Remodeling Market Index Returns to 2005 Levels
Oct 29, 2012
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Remodeling in the United States showed strong third quarter 2012 improvement according to data from the National Association of Home Builders (NAHB) - including a jump in the index of major remodeling jobs, which often include new appliances.
NAHB's Remodeling Market Index (RMI) climbed to 50 in the third quarter of 2012, up from 45 in the previous quarter. The increase puts the RMI at its highest point since the third quarter of 2005.
An RMI above 50 means more remodelers report market activity is higher (than in the prior quarter) than report it is lower.
The RMI component measuring current market conditions rose from 46 in 2Q 2012 to 52 in 3Q 2012. The component measuring future indicators increased from 44 to 49.
"The strength of the RMI, especially in owner-occupied properties, shows that home owners are investing in remodels as home prices stabilize," said NAHB Remodelers Chairman George "Geep" Moore Jr., GMB, CAPS, GMR, a remodeler from Elm Grove, LA4. "As owners become more confident that investments in housing will hold their value, they are beginning to undertake projects to improve their comfort that they had been putting off."
The "major additions and alterations" indicator of current market conditions, showed the strongest improvement. This is the indicator most likely to include major appliance purchases.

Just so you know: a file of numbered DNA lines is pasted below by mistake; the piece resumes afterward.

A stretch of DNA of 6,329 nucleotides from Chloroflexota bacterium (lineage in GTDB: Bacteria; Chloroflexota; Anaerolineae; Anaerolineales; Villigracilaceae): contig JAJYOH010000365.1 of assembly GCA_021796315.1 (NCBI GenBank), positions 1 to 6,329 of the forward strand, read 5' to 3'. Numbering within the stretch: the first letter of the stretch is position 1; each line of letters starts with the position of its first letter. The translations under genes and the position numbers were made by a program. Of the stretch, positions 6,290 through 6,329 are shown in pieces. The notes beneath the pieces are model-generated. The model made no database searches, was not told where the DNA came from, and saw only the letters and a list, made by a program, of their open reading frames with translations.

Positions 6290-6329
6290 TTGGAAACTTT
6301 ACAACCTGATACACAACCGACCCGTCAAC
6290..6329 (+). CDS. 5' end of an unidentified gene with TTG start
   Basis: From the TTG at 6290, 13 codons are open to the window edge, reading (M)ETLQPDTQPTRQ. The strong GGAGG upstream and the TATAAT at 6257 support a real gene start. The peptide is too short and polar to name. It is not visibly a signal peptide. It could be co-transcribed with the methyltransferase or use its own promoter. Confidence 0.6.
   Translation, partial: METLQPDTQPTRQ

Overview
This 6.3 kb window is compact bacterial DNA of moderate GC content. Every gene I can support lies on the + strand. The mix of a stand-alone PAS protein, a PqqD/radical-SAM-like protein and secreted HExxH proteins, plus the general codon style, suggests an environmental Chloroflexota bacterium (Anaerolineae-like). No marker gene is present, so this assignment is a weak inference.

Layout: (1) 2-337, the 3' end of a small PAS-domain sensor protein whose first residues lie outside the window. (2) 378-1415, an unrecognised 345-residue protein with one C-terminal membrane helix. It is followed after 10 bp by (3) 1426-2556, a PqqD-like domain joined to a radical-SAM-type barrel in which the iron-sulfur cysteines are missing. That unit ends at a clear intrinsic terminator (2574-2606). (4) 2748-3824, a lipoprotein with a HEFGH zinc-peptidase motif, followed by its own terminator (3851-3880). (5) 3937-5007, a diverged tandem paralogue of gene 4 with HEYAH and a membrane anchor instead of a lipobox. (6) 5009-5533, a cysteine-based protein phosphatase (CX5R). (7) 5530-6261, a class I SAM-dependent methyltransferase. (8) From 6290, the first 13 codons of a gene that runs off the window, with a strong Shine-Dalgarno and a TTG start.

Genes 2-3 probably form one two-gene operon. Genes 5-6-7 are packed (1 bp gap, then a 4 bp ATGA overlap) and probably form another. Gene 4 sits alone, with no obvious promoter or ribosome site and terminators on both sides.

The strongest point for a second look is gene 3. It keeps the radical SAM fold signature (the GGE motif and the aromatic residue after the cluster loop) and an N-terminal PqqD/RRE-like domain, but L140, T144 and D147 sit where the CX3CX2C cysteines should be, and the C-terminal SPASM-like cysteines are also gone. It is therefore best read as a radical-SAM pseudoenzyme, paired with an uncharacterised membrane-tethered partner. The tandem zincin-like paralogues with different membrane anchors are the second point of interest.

All three indicators of current market conditions were up: maintenance and repairs rose from 50 to 56; minor additions and alterations from 47 to 51; and major additions and alterations from 42 to 49.
All four U.S. regions showed current market conditions improving or holding steady in 3Q 2012. Current remodeling activity was strong in owner-occupied housing, NAHB said. The sub-components of the current conditions index for owner-occupied housing were all between 55 and 60.
Future market indicators in all U.S. regions except the Northeast showed gains from the previous quarter.
All future market conditions indicators saw an increase: calls for bids, amount of work committed for next three months, backlog of remodeling jobs, and appointments for proposals.
"The improvement in the RMI provides more evidence that the remodeling industry is making the orderly recovery from its low point in 2009 as we've been expecting," said NAHB Chief Economist David Crowe. "Although remodeling projects over $25,000 are now showing some signs of strength, they are still lagging behind smaller property alterations and maintenance and repair jobs. The recovery of the remodeling market in general, and large projects in particular, continues to be constrained by factors such as tight credit and problematic appraisals."
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